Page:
“Green means the elected officials represent the silent majority view on the bases, yellow means the officials are neutral and red means they oppose the bases,” Stewart said.
Asked what color he would give Yoshikazu Shimabukuro, who was elected mayor of Nago in January, Stewart replied, “Definitely green.”
Both Jouas and Stewart declined comment on the interim report on the U.S. military realignment agreed to between Japan and the U.S. last October, or the ongoing controversy over moving the Futenma helicopter operations to Nago’s Henoko district, saying it was not their policy to speak about Japanese government discussions.
However, the marines, since at least 2000, have said they would be happy as long as the chopper operations remain somewhere in Okinawa.
Several years ago, Norio Ota, former chairman of the Okinawan Chamber of Commerce, proposed that the Futenma base be moved to the Yokatsu Peninsula in central Okinawa, right beside the U.S. Navy’s White Beach facility.
Although the marines indicated interest in it, the plan never gained support from local or central government officials.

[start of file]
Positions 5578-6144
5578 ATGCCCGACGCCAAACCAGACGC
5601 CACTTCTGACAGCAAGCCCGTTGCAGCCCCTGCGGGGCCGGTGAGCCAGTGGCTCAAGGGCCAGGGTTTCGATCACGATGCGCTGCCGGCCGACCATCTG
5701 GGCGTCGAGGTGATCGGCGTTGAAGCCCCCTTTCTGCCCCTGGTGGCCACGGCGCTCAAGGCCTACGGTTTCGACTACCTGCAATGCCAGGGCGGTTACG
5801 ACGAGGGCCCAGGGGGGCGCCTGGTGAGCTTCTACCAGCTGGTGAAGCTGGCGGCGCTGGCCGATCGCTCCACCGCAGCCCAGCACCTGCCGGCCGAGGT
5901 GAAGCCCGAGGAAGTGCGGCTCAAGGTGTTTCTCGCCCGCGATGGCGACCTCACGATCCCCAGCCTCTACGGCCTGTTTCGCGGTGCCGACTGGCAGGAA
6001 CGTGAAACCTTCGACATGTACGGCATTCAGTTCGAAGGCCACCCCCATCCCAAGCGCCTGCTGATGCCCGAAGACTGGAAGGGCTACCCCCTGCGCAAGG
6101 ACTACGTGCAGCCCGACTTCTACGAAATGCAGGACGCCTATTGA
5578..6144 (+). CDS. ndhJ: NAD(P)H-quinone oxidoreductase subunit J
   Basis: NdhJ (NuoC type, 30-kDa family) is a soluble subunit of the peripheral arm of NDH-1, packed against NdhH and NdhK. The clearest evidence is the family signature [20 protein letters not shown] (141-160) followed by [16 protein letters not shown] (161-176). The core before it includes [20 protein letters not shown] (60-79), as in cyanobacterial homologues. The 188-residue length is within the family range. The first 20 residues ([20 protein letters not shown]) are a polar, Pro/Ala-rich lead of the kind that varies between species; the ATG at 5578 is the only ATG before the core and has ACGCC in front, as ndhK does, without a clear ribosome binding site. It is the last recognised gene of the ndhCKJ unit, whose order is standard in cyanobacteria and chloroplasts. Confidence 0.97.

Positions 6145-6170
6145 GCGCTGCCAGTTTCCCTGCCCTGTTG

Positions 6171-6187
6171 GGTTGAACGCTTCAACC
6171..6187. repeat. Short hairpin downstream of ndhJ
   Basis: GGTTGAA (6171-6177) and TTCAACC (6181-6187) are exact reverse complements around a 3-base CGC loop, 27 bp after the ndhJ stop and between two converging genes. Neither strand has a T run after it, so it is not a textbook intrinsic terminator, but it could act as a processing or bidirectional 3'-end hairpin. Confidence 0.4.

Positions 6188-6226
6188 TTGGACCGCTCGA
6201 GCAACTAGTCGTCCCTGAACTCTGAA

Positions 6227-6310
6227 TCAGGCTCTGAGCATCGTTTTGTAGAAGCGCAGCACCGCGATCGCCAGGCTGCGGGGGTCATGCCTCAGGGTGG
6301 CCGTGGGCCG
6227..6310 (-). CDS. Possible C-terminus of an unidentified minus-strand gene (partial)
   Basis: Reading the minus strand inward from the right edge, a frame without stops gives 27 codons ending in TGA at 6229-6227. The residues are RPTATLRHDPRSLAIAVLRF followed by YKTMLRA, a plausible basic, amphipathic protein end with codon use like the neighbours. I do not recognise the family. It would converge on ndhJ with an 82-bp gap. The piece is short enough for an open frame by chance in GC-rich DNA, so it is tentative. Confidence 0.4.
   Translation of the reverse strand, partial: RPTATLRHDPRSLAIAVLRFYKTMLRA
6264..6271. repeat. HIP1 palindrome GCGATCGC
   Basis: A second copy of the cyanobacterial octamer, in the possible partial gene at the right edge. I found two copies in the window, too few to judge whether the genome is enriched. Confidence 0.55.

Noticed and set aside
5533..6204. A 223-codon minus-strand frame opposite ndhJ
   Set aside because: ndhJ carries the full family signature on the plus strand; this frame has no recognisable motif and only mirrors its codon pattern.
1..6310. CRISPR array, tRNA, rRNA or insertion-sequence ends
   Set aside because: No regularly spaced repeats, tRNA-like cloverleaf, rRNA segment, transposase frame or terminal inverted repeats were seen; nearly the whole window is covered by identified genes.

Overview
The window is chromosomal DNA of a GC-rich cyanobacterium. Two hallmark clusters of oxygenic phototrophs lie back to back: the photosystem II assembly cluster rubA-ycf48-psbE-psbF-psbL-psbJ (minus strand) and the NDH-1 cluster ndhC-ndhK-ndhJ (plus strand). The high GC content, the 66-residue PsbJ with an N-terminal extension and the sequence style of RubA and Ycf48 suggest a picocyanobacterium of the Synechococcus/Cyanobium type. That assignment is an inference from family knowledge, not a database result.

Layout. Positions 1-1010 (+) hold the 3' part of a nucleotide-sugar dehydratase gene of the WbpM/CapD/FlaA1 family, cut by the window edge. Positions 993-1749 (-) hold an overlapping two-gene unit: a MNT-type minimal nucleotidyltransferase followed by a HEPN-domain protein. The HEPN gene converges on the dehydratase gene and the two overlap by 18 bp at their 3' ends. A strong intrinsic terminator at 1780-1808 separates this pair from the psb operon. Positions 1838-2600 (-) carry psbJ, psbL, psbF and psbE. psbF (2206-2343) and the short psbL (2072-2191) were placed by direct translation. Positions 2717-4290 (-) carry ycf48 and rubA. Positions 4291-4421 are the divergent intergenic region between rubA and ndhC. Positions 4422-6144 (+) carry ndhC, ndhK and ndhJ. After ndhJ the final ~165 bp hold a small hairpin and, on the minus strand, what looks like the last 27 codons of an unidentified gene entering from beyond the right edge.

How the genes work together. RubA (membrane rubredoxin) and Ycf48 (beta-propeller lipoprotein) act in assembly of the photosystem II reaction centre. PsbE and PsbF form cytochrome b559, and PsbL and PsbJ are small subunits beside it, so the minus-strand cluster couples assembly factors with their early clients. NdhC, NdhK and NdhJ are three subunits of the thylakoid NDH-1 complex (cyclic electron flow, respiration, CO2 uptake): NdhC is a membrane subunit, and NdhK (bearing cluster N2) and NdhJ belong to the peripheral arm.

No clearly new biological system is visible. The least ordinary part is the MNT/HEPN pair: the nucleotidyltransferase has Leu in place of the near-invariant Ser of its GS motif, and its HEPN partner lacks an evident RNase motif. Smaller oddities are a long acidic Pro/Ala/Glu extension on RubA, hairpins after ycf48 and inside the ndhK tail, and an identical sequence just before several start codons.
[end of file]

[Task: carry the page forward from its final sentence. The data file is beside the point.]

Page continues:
“As far as the marines are concerned, putting a replacement facility in Henoko or Yokatsu doesn’t make that much difference from an operational point of view,” Stewart said when asked about the idea.
While the speedy return to Japan of the Futenma site is near the top of Okinawa’s wish list, U.S. officials say local leaders are often unsure what they want after that, and thus the future is hard to predict.
“When the U.S. held discussions on base issues in 2004, we had nearly 50 meetings with Okinawan government officials and asked them what they wanted,” said Thomas Reich, consul general at the U.S. Consulate General in Naha. “The top requests were a reduction in the number of marines and the return of Futenma. But after that, they were vague.”
For the marines teaching English at Camp Courtney, however, the political issues are less important than the way they use their limited free time to learn more about their community and neighbors.
Despite the antibase feelings, Americans who have experience dealing with both Okinawans and Japanese originally from the main islands say that general relations between Okinawans and Americans are probably better than those between Americans and Japanese in other parts of the country.
“Okinawans and the U.S. military basically live in separate worlds,” Reich said. “Yet discrimination against Americans is less on Okinawa than on the mainland, and relationships between Okinawans and Americans tend to be stable.”
Such attitudes give Americans in Okinawa hope that, whatever difficulties lie ahead, the arguments and protests will not descend into serious clashes.
It also gives them hope that simple public diplomacy, one English student at a time, will help Okinawans understand the American mission here.
Okinawa base issue not cut and dried with locals